“All over you”: Bob Dylan tries to escape the talking blues.

by Tony Attwood

“It’s sort of a mad song,” said Bob Dylan as he attempted to overcome a cough, tune the guitar and keep the audience happy in the live version we have of “All over you.”   It is a fun if a rather chaotic version.

On the other hand the version on the Whitmark Demo album is much more organised, and it loses most of the chaos, and somehow with that loses part of the fun.  But still, that’s what recording studios do to you.  If you don’t have that album you can find it on Spotify.

Bob’s original introduction in the live version, “A 1930s rag time tune I just wrote last week,” gives a feeling for what he was doing and feeling in March 1963, and the impression we get is that he had travelled a long way away from the plaintive worlds of “Boots of Spanish Leather” and “Bob Dylan’s Dream” and just wanted to do other stuff.

And what he wanted here, I guess, was to be skittish, just to show that he could.  And indeed he certainly could.  But, (another guess) I think he had started to think he had taken the talking blues about as far as it could go.   He had after all just written “Talkin Devil” which was his sixth such song.

Bob hadn’t completely finished with the talking blues of course – he had at least two more to work on, and “I Shall be Free Number 10” was about a year away, but still, one could have too much of a good thing.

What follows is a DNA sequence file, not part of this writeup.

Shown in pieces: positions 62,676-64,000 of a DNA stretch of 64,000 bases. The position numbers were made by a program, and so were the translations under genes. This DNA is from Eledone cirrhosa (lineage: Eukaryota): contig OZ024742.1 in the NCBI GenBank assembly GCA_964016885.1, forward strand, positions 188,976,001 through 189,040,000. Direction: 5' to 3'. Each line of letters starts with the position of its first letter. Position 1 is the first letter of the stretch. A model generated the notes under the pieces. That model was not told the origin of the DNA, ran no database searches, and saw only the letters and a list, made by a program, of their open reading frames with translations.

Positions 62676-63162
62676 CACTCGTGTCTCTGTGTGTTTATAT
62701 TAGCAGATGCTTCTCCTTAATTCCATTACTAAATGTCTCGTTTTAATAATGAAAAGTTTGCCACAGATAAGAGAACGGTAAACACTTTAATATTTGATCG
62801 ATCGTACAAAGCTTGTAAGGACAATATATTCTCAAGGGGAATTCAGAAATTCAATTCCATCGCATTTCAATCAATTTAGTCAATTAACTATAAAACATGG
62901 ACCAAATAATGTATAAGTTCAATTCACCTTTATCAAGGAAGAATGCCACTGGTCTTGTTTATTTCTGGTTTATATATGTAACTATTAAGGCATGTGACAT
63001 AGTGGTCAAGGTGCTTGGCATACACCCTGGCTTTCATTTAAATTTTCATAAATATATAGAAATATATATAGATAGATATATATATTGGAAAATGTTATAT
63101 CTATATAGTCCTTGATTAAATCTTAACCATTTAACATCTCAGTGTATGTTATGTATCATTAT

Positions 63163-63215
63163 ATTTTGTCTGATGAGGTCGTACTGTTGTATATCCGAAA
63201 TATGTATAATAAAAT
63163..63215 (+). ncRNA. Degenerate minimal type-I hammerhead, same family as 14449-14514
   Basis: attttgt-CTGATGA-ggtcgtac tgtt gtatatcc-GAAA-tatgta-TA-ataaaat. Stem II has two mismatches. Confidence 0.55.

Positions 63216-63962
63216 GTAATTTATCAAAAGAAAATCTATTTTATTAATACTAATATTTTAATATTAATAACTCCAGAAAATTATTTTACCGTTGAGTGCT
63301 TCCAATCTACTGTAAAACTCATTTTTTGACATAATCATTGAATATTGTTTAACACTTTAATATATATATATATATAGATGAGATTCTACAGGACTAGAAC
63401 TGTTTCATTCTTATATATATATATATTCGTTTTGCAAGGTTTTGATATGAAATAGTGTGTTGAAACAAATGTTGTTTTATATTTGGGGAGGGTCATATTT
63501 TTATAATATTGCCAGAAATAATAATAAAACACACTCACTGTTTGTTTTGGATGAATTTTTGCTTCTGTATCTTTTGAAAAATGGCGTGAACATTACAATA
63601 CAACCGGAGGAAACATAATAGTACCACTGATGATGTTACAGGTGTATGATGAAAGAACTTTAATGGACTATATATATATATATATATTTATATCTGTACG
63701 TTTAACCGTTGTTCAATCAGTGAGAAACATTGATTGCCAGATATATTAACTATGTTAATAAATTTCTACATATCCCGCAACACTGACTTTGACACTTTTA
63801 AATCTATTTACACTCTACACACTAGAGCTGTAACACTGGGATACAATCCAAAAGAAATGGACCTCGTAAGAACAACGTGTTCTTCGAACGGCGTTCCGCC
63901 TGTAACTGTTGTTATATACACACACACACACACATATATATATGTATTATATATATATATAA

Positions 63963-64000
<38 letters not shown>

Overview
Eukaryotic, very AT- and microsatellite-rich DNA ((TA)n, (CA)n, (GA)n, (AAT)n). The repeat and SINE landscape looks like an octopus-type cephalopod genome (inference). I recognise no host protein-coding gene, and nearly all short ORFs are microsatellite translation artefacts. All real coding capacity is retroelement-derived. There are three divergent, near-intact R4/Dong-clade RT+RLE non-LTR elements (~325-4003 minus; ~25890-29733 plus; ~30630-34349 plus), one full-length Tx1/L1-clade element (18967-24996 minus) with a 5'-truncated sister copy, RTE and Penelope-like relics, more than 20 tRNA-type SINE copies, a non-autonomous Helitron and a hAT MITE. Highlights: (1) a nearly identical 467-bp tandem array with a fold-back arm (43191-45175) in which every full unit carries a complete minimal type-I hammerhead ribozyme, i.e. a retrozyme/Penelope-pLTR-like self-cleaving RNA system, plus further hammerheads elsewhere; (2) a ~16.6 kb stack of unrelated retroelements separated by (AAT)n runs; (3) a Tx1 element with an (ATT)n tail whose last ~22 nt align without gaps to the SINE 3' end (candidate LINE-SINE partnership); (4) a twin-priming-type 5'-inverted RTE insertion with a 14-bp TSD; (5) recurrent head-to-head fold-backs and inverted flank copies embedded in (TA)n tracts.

Below, are the lyrics of the first two verses taken from the official site – they differ a little from the live recording.  But these first two verses give a pretty clear indication of what’s going on – you can dig out the remaining two verses from the official Dylan site if you really want the whole thing.

Well, if I had to do it all over again
Babe, I’d do it all over you
And if I had to wait for ten thousand years
Babe, I’d even do that too
Well, a dog’s got his bone in the alley
A cat, she’s got nine lives
A millionaire’s got a million dollars
King Saud’s got four hundred wives
Well, ev’rybody’s got somethin’
That they’re lookin’ forward to
I’m lookin’ forward to when I can do it all again
And babe, I’ll do it all over you

Well, if I had my way tomorrow or today
Babe, I’d run circles all around
I’d jump up in the wind, do a somersault and spin
I’d even dance a jig on the ground
Well, everybody gets their hour
Everybody gets their time
Little David when he picked up his pebbles
Even Sampson after he went blind
Well, everybody gets the chance
To do what they want to do
When my time arrives you better run for your life
’Cause babe, I’ll do it all over you

And here is the live version.  It is, as Bob says in his intro, “A sort of a mad song”

There is an alternative version by The McCoys although I am not too sure what else that adds, and indeed for me it seems to take something away from Dylan’s version.

But most importantly I think this song shows just how much Dylan wanted to experiment and not get trapped into certain forms of writing.  He had all these songs bubbling up inside him, and just because Freewheelin had certain types of music, that was not going to slow him down.